This problem may trigger fault codes P0420 or P0431 (Catalyst Efficiency Below Threshold).
7. Transmission Problem
Transmission issues in cars equipped with a CVT gearbox are usually caused by a faulty transmission fluid pressure switch, which controls the torque converter solenoid operation. As this switch is installed on the outer side of the gearbox, it can be easily replaced.
This problem may trigger the fault code, P0842 (transmission fluid pressure switch circuit low).
8. Throttle Position Sensor
The throttle position sensor (TPS) monitors how far the throttle valve (or blade) is open, determined by how far down the accelerator pedal has been pushed. The TPS can fail to trigger the check engine light. In addition, you may notice erratic idle or the engine shutting down at low RPMs.
If you have determined that the trouble is caused by the faulty TPS, you may follow these steps to replace it.
1. Let the engine cool down.
2. Place the car in park.
3. Pop the hood.
4. Take out the air hose by removing the clamp and 4 screws.
5. Once you pulled out the air hose, you will have an unrestricted view of the TPS.
6. You can now remove it, replace it with a new one, and re-connect the air hose.
Please note that you may need to perform a re-programming and re-learn after installation. These can be done using a Mitsubishi OBD2 scan tool.
9. DPF (Diesel models)
Most 2007 or newer Mitsubishis with diesel engines have a Diesel Particulate Filter or DPF. This is a device that traps the soot from the exhaust.
It can get clogged over time, resulting in high temperatures and excessive back-pressure. In most cases, the build-up can be burned off by triggering a regeneration process.
This problem may trigger fault code: P1499 (DPF temperature abnormally high).
How to Reset Mitsubishi Check Engine Light?
When the check engine light comes on, a trouble code will be sent to the ECU.
Use an OBD-II scanner to read the codes via the diagnostic port under the driver's side dashboard.
- Plug an OBD-II scanner into the diagnostic port under the dashboard.
- Turn on the ignition but don't turn on the engine.
- Turn on the scanner and select Read Fault Codes. Find out what caused each code and fix all problems.
- Go back to the main menu and select Clear Fault Codes, then press ok.
Once the repair has been made, the code can be erased. Most OBD2 scanners and all scan tools can do this with the press of a button.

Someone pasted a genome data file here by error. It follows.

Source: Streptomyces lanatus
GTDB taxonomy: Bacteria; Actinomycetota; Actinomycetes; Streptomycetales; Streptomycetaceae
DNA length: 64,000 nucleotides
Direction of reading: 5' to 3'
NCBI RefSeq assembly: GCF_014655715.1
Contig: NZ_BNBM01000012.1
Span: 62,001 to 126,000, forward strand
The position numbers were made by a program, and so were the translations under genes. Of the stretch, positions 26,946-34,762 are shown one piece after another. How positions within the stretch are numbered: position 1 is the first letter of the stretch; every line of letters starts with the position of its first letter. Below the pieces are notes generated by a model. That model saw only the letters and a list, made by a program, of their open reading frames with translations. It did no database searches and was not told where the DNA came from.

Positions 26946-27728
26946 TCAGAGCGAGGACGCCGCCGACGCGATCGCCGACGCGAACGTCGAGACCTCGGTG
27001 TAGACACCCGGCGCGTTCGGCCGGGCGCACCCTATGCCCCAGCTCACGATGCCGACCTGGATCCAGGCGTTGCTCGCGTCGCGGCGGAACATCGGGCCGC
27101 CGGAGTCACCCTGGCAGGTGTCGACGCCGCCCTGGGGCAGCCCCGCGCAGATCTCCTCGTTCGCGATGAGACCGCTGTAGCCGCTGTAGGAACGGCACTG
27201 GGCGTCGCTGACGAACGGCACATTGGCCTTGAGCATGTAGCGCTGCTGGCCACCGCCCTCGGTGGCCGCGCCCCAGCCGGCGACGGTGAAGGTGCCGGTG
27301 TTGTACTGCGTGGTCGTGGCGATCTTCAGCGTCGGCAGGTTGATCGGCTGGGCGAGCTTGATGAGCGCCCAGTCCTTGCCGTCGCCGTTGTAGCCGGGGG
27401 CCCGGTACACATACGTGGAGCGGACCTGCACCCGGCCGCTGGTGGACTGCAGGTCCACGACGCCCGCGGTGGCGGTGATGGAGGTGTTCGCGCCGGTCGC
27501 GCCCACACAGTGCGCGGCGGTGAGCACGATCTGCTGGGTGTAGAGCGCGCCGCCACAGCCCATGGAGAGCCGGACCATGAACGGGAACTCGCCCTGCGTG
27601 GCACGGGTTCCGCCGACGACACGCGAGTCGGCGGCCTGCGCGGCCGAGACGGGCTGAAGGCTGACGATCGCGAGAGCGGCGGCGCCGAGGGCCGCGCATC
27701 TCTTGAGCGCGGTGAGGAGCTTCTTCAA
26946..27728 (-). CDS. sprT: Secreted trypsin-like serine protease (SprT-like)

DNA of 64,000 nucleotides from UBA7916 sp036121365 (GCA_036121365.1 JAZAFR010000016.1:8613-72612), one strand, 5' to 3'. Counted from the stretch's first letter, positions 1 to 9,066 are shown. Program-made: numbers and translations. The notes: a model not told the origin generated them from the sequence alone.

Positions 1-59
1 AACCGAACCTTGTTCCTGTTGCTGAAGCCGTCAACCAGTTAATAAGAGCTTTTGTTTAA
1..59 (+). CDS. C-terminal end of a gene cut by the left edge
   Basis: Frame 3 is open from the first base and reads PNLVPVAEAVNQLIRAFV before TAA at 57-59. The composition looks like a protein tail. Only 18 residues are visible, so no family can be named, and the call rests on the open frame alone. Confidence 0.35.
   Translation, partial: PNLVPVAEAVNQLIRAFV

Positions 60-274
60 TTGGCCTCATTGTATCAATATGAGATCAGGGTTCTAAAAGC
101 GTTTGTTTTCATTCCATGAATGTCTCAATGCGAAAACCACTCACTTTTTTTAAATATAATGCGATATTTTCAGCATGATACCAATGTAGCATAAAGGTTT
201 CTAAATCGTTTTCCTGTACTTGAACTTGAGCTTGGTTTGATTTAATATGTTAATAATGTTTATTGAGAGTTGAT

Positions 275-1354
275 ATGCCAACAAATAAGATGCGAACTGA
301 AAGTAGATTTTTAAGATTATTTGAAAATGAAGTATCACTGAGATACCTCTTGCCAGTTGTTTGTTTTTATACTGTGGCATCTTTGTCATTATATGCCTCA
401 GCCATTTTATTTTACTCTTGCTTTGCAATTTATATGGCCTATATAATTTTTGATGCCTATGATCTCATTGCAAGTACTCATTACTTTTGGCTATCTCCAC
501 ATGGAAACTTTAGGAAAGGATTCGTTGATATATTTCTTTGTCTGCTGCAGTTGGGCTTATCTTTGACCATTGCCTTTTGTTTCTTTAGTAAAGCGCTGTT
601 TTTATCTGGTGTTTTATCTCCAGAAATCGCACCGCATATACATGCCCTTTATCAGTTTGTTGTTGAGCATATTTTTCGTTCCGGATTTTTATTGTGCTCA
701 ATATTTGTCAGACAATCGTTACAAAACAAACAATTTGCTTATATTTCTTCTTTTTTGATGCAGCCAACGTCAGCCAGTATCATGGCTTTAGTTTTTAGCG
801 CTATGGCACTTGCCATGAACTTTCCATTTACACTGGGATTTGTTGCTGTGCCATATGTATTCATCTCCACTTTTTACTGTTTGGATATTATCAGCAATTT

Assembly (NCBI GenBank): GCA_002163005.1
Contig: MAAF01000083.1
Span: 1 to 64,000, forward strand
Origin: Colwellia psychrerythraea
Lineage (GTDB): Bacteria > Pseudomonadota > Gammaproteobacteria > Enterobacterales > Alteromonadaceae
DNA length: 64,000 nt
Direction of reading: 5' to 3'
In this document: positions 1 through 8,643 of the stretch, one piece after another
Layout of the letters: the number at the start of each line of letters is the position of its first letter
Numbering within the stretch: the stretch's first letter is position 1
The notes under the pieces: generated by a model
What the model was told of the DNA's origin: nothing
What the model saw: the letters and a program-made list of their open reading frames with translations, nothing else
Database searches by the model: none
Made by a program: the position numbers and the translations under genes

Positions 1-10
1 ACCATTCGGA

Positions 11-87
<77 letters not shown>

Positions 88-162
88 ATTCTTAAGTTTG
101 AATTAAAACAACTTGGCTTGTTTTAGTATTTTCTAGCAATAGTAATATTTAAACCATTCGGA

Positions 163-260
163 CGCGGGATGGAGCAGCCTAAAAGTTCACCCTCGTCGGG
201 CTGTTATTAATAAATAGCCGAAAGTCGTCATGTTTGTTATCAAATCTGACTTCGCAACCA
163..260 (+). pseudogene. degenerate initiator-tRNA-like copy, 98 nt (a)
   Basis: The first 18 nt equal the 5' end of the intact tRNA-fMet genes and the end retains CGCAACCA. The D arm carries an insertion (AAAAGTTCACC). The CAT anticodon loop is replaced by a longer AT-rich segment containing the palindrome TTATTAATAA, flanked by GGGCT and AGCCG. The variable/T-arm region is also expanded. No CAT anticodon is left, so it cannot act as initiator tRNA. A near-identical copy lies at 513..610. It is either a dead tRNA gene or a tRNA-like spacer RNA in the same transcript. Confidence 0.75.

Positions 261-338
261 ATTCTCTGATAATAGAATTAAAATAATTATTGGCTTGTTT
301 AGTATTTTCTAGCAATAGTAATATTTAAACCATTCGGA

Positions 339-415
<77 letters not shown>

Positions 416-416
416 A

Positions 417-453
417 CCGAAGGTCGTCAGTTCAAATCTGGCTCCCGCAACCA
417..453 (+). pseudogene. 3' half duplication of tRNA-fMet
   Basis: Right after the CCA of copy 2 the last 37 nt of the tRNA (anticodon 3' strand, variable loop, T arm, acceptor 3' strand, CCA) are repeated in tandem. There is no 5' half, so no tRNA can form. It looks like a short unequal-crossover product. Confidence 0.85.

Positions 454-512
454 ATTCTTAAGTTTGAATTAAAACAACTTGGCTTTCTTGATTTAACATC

All 1996 and later Mitsubishi vehicles are equipped with an OBD-II diagnostic system.
Mitsubishi Check Engine Light Flashing On and Off
If your Mitsubishi check engine light is flashing, avoid driving for an extended time. Doing so will damage the catalytic converter and even lead to the engine overheating.
Flashing service engine soon light means that there is an engine misfire, which in most cases is caused by a faulty spark plug or bad ignition coil.
Can a Loose Gas Cap Trigger a Check Engine Light?
If your Mitsubishi check engine light came on after refueling, there is a good chance that you have a loose gas cap or poor fuel quality.
A loose or missing fuel cap on a Mitsubishi can trigger the check engine light because it makes the On-Board Diagnostic system think there is a problem with the fuel system.
Tighten the gas cap or replace it, but don't expect the check engine light to reset immediately. It may take two to four days for the check engine light to reset on its own.
If your Mitsubishi check engine light stays on, first check that the gas cap is on tight. Tighten the gas cap. If no other codes are present, the check engine light will reset within two to three days of normal driving.
If the check engine or service engine soon lights stay on, read the fault codes by connecting an OBD2 scanner into the diagnostic port located under the dashboard.
Always research the code and possible causes. Don't replace parts based on the fault code alone. Get a second opinion from a mechanic if necessary.
If you are the original owner, your Mitsubishi is less than 10 years old and has less than 100,000 miles. Your car may still be under warranty. A Mitsubishi dealer should diagnose and fix your problem free of charge.
This guide applies to all 1996 and newer Mitsubishi vehicles, including Lancer, Montero, Outlander, Galant, Eclipse, Raider, Pajero, Mirage, etc.